Kino.to was the most popular streaming portal site for German-speaking territories with up to 4 million users a day. None of the key operators were modern day ‘Robin Hoods’ who wanted to provide movies ‘free of charge’; their main objective was to make a substantial amount of money mainly through advertising. The site was incredibly lucrative for its operators: according to some reports the ringleader earned as much as 6 million Euro – obviously none of this money was reinvested back into the new production of content.
The case against the kino.to syndicate was an important milestone, which led to the conviction of all six core members of this criminal group who jointly infringed copyright on a commercial scale. But most significantly, it paves the way for an internet that works for everyone by clearly recognizing that those who illegally distribute content are not in business for the greater good. The Kino.tv business model worked for its operators who made millions from ads but not for viewers whose privacy was compromised and not for the many thousands of creators and makers whose content was made available for free, denying them the value of their hard work and of the economic incentive to keep creating and making it. Courts in other countries who have taken action against Kino.to and similar sites can take comfort in the fact that their decisions have been proportionate responses to a serious problem that affects society as a whole.
05/25/2012 09:15 (UTC-08:00) Pacific Time (US & Canada)
When the leaders of the G8 countries met last week in Camp David, they addressed major economic and political challenges facing today’s world. The resulting declaration stressed the importance of intellectual property rights (IPR) to stimulate economic growth and jobs.
At the MPAA, we applaud the leaders’ recognition of the critical importance of promoting IP protection worldwide. But make no mistake, this is only a step. The 2.2 million Americans, and millions more globally, whose jobs depend on the film and television industry rely on worldwide content protection to continue to produce the creative product that is a vital part of our economy.
Around the globe, creative industries are raising a united voice on the importance of protecting and enforcing intellectual property rights to further job growth and economic competitiveness. Without measures to secure creative content, the growth of our industry is threatened on a daily basis.
With new markets opening around the world for the movie and television industry, the time for actively working with other governments to protect and promote IPR has never been more imperative. Our industry is one of the few that consistently generates a positive balance of trade for the United States and we should encourage policies that fuel further growth.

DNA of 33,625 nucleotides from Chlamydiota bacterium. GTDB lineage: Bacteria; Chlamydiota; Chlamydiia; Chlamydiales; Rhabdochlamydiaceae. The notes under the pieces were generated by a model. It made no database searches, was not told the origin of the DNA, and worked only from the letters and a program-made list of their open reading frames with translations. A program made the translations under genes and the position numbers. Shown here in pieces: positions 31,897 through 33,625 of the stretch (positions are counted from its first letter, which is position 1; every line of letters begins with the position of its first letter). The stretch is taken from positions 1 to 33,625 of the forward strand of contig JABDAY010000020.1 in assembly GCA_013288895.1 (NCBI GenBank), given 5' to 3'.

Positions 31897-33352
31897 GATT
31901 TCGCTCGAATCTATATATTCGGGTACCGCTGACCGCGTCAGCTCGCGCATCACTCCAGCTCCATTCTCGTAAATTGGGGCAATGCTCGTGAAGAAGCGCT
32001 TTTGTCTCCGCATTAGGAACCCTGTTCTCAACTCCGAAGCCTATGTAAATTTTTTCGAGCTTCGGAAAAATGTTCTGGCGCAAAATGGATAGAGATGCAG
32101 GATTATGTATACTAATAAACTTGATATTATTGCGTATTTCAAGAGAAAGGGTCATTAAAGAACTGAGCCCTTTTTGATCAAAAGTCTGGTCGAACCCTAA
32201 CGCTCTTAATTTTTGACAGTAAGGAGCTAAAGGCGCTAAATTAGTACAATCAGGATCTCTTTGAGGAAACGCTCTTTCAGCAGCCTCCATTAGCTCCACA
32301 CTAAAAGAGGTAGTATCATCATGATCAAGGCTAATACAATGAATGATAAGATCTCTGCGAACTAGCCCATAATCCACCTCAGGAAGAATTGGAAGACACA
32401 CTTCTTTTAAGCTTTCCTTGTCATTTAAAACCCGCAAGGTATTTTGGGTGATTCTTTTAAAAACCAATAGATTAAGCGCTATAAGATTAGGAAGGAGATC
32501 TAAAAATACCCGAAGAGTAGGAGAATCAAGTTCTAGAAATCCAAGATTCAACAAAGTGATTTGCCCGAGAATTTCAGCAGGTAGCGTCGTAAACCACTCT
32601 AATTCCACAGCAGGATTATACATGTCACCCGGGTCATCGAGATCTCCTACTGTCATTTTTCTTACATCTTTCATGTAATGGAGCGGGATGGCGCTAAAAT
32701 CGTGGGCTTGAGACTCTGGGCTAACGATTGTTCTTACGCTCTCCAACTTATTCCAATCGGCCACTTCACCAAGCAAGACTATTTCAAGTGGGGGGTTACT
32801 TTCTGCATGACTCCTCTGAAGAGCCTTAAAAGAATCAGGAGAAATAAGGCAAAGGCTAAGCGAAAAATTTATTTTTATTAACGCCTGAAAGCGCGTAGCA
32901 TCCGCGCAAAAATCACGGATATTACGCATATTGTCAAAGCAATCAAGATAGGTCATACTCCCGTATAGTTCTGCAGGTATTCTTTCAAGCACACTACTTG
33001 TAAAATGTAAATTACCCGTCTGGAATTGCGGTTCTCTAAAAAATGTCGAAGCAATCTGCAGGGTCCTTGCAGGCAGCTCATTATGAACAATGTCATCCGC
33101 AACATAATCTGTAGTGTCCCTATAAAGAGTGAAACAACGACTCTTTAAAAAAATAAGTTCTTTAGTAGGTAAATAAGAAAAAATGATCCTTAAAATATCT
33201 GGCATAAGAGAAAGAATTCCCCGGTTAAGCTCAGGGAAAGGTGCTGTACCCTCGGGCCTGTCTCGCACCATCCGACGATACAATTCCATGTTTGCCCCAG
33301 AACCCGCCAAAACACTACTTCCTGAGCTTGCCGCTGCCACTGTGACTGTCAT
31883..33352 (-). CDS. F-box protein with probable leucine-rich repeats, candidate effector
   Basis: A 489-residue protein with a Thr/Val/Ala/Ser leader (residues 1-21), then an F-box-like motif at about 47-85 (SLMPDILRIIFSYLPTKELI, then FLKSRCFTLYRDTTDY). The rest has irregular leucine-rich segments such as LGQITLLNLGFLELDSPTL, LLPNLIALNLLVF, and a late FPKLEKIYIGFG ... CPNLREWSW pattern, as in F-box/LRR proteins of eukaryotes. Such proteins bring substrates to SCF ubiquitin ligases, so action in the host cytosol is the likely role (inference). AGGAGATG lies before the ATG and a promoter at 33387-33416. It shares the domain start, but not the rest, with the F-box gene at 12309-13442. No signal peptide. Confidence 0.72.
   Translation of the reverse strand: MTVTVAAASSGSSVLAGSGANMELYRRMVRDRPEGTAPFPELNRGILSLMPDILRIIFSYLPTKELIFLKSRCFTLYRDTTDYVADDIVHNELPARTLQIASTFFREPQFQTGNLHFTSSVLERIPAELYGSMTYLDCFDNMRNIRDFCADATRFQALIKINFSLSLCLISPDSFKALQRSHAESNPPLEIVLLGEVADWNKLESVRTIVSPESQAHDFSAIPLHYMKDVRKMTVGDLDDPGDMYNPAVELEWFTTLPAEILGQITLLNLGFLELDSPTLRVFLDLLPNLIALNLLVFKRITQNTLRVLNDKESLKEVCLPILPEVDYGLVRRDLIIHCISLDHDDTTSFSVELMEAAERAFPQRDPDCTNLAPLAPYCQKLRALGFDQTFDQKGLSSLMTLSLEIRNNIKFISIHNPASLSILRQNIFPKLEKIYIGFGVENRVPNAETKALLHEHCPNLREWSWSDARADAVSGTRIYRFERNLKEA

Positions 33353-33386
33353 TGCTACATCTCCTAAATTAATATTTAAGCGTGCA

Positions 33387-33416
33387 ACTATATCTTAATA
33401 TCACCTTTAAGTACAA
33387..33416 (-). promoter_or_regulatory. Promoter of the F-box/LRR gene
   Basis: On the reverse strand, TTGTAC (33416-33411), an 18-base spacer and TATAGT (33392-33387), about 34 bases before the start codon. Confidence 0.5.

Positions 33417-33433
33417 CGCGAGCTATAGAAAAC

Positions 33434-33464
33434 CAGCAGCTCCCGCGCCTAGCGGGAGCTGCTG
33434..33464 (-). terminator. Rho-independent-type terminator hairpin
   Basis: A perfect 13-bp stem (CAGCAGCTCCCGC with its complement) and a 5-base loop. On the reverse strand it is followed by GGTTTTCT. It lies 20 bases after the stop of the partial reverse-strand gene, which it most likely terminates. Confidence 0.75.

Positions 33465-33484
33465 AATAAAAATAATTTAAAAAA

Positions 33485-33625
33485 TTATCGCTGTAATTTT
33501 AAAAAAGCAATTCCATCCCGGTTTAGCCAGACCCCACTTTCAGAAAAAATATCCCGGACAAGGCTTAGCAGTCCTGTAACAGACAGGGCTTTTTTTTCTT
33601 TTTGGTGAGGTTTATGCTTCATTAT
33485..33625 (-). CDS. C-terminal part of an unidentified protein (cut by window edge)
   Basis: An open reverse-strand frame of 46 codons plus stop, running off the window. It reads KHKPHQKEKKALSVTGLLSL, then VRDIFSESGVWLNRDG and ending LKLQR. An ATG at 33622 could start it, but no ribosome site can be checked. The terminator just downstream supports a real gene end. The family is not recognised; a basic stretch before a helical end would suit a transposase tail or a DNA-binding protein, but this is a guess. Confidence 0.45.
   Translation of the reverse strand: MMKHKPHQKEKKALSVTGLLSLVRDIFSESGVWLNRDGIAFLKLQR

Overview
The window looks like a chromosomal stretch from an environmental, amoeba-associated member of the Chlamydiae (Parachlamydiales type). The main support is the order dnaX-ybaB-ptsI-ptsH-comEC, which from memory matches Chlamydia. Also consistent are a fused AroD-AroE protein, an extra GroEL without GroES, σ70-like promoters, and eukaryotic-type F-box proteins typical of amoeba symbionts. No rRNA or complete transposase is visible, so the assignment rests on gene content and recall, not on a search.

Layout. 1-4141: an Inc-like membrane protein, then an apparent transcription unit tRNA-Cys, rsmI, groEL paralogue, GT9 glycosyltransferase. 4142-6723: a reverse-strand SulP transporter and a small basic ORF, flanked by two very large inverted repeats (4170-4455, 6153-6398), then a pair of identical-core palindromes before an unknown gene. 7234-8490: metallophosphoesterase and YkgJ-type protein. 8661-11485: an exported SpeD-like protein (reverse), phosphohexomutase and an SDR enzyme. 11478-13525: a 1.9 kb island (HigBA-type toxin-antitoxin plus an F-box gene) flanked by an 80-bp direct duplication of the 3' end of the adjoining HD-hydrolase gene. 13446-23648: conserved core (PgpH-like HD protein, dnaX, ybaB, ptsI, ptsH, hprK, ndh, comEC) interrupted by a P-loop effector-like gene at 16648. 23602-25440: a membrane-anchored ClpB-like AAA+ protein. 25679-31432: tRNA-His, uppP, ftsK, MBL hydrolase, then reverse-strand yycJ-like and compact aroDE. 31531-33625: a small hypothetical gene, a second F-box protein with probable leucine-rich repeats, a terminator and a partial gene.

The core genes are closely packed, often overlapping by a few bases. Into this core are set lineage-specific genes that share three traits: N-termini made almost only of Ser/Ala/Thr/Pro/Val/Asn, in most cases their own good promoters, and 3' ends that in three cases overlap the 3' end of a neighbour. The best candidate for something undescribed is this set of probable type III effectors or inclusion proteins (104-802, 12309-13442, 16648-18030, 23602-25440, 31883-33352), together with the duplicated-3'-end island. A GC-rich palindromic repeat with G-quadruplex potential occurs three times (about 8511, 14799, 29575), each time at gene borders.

We appreciate the leaders’ recognition of the importance of IPR and look forward to learning of their next steps to improve the protection and enforcement of IPR worldwide.
05/23/2012 09:46 (UTC-08:00) Pacific Time (US & Canada)
Online copyright infringement and piracy used to be the stuff of law school seminars but the ongoing debate in Washington over how to protect intellectual property has thrust these issues into the mainstream conversation.
Discussions about anti-piracy efforts now abound in every corner of the Internet amongst people who feel passionately about being able to access content.
I have spent my career working on these issues and I believe it’s critical to find solutions to the challenges facing both these consumers and the people who create the content. Because at the end of the day, this discussion is about consumers and by consumers who love TV shows and movies. They want to be able to access them quickly and safely online.
As the MPAA’s new head of Internet content protection, it’s my job to make sure consumers can watch their favorite shows and movies in a trustworthy and safe digital environment, while getting high-quality and reliable content. That means creating a legal and technical environment where legitimate outlets can flourish, while finding and putting a stop to the illegal activity that puts consumers and the viability of innovative new business models at risk.
No business in the world can compete with “free.” But make no mistake, many of the movies and TV shows that people think are “free” are not – they’re stolen. And they often pose a risk to unsuspecting users who think they’re getting some kind of deal from these sites.
Identity theft, privacy abuses and computer viruses represent some of the potential dangers consumers unwittingly encounter on these sites. Our focus is on continuing to educate consumers on where they can access great content safely and securely while also ensuring that the work that went into producing this content is not stolen.
As platforms for watching content continue to develop and improve, so do legitimate services for providing content. Just this week, in fact, Verizon announced Viewdini, a new mobile app that will aggregate video and deliver content to consumers. Viewdini is the latest in a long line of services including Hulu, Netflix, Amazon, YouTube, HBO Go and dozens of others that bring shows and movies to mobile screens across the country and around the world.
As consumers of video content increasingly move online, the MPAA is working to let consumers know about the many ways they can watch content online legitimately and safely.
05/17/2012 08:10 (UTC-08:00) Pacific Time (US & Canada)